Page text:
January 2004 • ISBN 978-1611492156 • $92.00
Literature and the Touch of the Real offers a critique of neo-Saussurean theories of the constitution of the world through language or the essential divorce of language from the real. It does this by, first, offering a critical account of the contradictions and omissions of Saussure’s Course in General Linguistics. Secondly, in a revisionist reading of Jacques Derrida, it argues that far from reducing reality to language, Derrida’s concept of the “text” in fact argues that the world cannot be eradicated from the linguistic. Thirdly, it offers an account of Ludwig Wittgenstein’s concepts of “grammar,” “criteria,” “aspect perception,” and “language-games” that reintegrates language and the world while avoiding the instrumentalist pitfalls of realism and empiricism. In two final chapters, it shows how Derrida and Wittgenstein may be used to illuminate the nature of the historicist criticism represented by Robert Weimann and Stephen Greenblatt, respectively.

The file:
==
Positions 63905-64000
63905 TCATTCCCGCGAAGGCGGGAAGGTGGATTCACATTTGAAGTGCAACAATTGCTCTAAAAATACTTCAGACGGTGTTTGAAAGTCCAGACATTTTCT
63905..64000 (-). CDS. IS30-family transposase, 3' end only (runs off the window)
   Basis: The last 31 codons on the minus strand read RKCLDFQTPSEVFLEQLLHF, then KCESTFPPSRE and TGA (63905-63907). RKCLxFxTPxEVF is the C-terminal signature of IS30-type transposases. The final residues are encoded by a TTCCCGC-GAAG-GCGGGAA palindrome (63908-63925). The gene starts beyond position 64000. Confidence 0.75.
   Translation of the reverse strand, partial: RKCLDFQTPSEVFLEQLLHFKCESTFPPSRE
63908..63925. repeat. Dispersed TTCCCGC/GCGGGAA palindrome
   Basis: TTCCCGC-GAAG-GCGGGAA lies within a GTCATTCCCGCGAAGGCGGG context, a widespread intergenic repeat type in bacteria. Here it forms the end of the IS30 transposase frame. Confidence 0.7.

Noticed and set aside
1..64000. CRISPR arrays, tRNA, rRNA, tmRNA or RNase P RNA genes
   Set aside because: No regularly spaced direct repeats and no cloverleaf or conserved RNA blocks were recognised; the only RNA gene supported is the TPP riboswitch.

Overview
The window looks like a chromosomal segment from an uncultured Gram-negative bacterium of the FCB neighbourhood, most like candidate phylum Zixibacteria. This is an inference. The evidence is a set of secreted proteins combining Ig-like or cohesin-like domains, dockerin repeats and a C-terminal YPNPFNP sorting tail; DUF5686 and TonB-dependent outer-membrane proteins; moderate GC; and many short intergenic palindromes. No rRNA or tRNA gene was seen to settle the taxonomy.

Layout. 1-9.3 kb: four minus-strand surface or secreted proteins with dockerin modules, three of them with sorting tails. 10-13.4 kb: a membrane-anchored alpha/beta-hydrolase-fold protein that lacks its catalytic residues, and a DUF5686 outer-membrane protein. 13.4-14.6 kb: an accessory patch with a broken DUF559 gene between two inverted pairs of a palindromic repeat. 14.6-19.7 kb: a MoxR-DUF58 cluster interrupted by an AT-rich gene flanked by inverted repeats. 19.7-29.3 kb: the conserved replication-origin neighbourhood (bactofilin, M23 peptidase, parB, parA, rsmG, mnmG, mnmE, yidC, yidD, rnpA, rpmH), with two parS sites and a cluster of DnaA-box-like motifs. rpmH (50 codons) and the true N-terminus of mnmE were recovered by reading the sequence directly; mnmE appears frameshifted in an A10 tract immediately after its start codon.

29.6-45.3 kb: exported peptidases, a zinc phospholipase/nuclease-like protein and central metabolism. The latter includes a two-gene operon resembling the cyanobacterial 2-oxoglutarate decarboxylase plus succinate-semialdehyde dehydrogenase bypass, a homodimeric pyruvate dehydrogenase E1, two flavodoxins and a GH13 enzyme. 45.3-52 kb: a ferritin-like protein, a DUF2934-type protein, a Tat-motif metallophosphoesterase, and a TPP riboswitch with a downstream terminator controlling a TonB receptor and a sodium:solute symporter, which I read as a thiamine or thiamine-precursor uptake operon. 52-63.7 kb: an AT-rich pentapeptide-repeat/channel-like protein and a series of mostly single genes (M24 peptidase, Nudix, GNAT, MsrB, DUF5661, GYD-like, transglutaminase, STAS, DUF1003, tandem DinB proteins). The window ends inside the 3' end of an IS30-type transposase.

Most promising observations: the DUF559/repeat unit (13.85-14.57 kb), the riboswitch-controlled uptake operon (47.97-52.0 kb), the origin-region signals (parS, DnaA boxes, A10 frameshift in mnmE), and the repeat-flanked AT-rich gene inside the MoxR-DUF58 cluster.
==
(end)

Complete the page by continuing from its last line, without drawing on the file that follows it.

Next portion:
About the Author
David Schalkwyk is Associate Professor and Head of the Department of English at the University of Cape Town, South Africa.